[lug] dumb q....echo 1?

rm at fabula.de rm at fabula.de
Thu Apr 4 04:26:43 MST 2002

On Thu, Apr 04, 2002 at 07:36:01AM +0000, j davis wrote:
> hi,
> so im rebulding my firwall with the help of the best iptables how
> to i have ever read 
> http://www.boingworld.com/workshops/linux/iptables-tutorial (thats quite a 
> few now). Anyway in a example script
> this is used
> echo "1" > /proc/sys/net/ipv4/ip_forward
> so i think the text "ip_forward" is being written to /proc/sys/net/ipv4..
> what is the "1" for? Also proc is the ram right? could some one explain
> why i have to do this and what is really happening when i do this...not 
> just "uh,
> thats how you start iptables"...like could some one tell me if im loading a 
> module
> into ram...and why i need the "1" after echo.
> thanks for the help and yalls patients,
> jd

Since nobody answered this yet, let me try to:

 /proc isn't really the RAM, under Linux (and Unix) no program has direct
access to the systems RAM, only the kernel (the operating system) has. When-
ever a program (process) needs to access the RAM (or any other system resource,
like the keyboard, mouse, network or soundcard erc.) it needs to ask the kernel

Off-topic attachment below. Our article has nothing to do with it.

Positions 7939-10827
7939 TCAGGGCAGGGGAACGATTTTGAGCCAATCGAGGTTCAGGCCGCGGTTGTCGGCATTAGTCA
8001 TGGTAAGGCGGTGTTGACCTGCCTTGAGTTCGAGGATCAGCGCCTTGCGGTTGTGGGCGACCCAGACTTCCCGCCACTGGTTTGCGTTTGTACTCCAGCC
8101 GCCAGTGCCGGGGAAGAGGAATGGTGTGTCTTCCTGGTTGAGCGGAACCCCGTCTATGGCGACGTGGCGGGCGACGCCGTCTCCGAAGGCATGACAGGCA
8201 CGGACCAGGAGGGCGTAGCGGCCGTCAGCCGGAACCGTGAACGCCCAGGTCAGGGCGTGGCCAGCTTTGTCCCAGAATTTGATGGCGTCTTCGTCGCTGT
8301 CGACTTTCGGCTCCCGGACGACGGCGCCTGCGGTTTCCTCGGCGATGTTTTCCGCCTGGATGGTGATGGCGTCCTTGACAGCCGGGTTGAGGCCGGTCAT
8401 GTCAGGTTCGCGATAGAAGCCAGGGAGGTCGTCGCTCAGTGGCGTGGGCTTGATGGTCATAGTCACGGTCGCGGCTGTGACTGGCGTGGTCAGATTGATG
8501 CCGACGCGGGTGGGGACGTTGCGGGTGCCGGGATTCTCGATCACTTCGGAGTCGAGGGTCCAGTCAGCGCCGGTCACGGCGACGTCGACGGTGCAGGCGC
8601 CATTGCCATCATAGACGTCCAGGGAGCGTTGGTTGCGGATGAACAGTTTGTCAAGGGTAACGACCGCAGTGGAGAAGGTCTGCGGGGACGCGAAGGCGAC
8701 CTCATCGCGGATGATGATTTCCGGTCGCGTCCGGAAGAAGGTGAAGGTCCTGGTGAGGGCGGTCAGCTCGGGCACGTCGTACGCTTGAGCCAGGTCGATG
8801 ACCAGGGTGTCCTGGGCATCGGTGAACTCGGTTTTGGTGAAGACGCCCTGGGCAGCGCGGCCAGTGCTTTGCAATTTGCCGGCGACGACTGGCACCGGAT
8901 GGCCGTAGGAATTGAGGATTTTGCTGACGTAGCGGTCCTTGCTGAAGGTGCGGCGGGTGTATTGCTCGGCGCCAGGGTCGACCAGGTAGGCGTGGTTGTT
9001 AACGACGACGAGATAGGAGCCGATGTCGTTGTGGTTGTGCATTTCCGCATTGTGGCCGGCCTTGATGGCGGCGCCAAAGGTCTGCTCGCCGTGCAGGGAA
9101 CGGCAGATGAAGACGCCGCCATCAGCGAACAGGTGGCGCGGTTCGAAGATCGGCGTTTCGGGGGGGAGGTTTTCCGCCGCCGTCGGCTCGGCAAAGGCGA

to do so. So it's up to the kernel to provide an interface to programs (often
called 'userspace') that enables them to get their job done. The 'classic' way of
doing this is by means of so-called system calls -- a set of programming
routines that let a program comunicate with the kernel (as an example have a look
at 'man 2 open', a system call (or better, a wrapper arround a system call) to
open a specific file). Now, for some tasks the single function aproach to comuincation
with the kernel would be rather clumsy (esp. when the kernel needs to provide rather
complex and highly strucutred information). For these cases the Linux kernel has the
proc interface which to the user looks like a (pseudo)-filesystem. As a kernel(module)
programmer you can create a set of functions and install a pseudo-file in the proc
system to comunicate with userspace programs. Now, whenever someone reads or writes
to the proc file your created one of your functions get called and you can handle the

/proc/sys/net/ipv4 :
 Type 'cat /proc/sys/net/ipv4/ip_masq_debug' you'll probably se a '0'. This is a 
 logical flag, indicating that this feature is currently switched off. Once you 
 'echo "1" > /proc/sys/net/ipv4/ip_masq_debug' ip masquerading debugging is switched
 on. This is a much easier interface than having to write a special program that emits
 system calls to change this value.
 So, to answer your question: "1" is just an indication that you want something switched
 on (an old C programming habit: everything that's not '0' is true/on).

Hope this is of any help

   Ralf Mattes  

> _________________________________________________________________
> Send and receive Hotmail on your mobile device: http://mobile.msn.com
> _______________________________________________
> Web Page:  http://lug.boulder.co.us
> Mailing List: http://lists.lug.boulder.co.us/mailman/listinfo/lug

More information about the LUG mailing list